The Task of the Hebrew Translation

Reading into Othello’s Indian/Iudean Crux in the First Hebrew Translation

in European Judaism
Author: Eran Tzelgov1
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The first translation of Shakespeare’s Othello into Hebrew, Ithiel ha-Kushimi-Vinezya, was published in 1874. The translation, by the Jewish convert to Christianity Isaac Edward Salkinson, was made following an explicit request by one of the most prominent figures of the late Hebrew Haskalah (Jewish Enlightenment), Peretz Smolenskin. I will examine how the two negotiated one of the most controversial cruxes in Shakespeare’s oeuvre. The crux, found in Othello’s final speech (5.2), reads in the First Quarto (1622) as ‘the base Indian’ who ‘threw a pearl away, / Richer than all his Tribe’, while in the First Folio (1623) it reads as ‘the base ludean’. I will meditate on the Indian-Iudean crux, and offer a critical reading of Salkinson’s ‘solution’ and his ‘mistranslation’ of ‘pearl’ to ‘sapphire’ on the same line, in light of Smolenskin’s critique of Hebrew literature. In so doing, I will offer an understanding of the role of the Hebrew translator in their era and of translation in general.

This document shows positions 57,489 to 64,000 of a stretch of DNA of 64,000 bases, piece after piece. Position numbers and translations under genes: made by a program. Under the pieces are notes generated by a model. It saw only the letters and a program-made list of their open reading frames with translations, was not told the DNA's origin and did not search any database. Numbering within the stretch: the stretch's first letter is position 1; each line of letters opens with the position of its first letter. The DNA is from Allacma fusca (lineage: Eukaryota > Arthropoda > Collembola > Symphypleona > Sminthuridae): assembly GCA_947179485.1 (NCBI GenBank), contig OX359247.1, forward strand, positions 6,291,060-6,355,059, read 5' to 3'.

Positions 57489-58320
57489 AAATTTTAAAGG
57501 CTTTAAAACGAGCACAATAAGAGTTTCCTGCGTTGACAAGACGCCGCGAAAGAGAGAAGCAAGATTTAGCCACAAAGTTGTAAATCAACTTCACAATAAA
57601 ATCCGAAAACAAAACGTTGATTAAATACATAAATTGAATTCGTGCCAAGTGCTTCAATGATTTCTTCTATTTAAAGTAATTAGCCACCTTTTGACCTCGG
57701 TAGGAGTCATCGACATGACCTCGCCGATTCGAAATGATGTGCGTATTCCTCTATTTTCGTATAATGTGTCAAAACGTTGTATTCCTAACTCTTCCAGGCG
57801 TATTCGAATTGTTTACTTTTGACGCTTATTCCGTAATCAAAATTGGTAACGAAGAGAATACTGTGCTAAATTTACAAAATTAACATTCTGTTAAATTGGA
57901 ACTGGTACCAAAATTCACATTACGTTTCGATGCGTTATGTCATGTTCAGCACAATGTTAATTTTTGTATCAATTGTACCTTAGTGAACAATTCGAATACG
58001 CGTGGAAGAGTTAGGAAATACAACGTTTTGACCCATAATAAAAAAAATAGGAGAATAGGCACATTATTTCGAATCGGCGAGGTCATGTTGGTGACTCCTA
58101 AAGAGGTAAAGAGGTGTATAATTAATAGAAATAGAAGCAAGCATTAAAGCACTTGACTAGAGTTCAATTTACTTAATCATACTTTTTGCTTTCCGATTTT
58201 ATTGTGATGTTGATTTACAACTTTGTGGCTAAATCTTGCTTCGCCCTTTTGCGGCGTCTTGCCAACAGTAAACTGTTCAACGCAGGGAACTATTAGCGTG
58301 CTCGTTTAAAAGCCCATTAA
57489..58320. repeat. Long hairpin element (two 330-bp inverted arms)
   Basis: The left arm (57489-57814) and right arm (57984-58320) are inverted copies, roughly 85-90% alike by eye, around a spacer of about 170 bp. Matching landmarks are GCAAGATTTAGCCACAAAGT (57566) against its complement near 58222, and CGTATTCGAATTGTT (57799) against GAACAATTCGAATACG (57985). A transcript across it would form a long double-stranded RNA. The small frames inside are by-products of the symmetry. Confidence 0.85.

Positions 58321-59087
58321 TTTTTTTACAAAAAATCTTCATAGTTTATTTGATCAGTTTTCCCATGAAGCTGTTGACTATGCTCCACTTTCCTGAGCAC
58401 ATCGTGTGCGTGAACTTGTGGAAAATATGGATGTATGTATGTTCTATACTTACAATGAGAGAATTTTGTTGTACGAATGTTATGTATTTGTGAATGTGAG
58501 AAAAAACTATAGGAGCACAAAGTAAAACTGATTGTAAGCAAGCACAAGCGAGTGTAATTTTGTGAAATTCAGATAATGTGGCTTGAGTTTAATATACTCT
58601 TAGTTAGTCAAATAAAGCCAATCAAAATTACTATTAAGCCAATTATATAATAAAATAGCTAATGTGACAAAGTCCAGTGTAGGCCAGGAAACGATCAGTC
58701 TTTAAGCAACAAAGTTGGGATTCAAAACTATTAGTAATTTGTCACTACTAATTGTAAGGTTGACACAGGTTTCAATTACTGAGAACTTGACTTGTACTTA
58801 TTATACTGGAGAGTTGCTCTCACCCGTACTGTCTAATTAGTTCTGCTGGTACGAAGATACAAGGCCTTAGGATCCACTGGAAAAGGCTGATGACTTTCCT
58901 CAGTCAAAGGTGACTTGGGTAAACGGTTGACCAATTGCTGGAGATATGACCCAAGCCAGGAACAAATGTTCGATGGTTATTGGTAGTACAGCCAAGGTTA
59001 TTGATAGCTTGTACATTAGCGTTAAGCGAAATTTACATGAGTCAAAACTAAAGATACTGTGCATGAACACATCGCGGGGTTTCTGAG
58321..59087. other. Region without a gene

Contributor Notes

Eran Tzelgov is a poet, translator, scholar, Jedi, founder of ‘Raav’ and the recipient of the Ministry of Culture award for new poets (2013).

European Judaism

A Journal for the New Europe


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